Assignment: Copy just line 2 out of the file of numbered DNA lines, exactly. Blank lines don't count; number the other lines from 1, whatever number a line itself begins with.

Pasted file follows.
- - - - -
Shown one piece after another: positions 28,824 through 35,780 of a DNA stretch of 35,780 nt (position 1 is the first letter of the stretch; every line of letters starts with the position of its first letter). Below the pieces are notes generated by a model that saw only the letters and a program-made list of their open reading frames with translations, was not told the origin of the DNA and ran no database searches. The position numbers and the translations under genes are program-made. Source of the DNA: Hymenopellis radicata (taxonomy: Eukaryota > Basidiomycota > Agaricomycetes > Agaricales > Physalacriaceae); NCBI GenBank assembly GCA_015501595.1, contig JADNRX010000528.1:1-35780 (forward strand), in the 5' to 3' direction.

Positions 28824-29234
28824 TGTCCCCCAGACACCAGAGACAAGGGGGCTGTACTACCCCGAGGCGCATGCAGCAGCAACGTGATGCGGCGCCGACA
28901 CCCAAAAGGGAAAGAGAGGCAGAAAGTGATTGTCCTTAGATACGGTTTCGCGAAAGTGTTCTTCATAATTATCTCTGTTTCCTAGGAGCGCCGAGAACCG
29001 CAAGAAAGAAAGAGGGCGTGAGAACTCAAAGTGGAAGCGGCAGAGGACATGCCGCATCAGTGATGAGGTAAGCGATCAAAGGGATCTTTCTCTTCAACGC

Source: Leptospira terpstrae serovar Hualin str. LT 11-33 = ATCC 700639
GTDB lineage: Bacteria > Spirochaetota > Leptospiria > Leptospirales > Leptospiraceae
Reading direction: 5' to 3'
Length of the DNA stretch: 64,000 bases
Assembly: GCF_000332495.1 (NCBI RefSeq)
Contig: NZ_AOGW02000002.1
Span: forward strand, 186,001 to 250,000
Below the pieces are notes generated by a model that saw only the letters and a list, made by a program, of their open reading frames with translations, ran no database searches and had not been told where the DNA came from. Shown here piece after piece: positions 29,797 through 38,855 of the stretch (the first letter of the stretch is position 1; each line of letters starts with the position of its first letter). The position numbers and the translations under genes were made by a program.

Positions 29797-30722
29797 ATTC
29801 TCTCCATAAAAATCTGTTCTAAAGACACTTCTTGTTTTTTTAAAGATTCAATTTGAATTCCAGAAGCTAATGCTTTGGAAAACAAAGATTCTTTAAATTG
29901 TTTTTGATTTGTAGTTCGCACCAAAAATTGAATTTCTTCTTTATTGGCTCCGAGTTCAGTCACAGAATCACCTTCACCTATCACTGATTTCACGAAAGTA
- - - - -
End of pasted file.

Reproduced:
Positions 28824-29234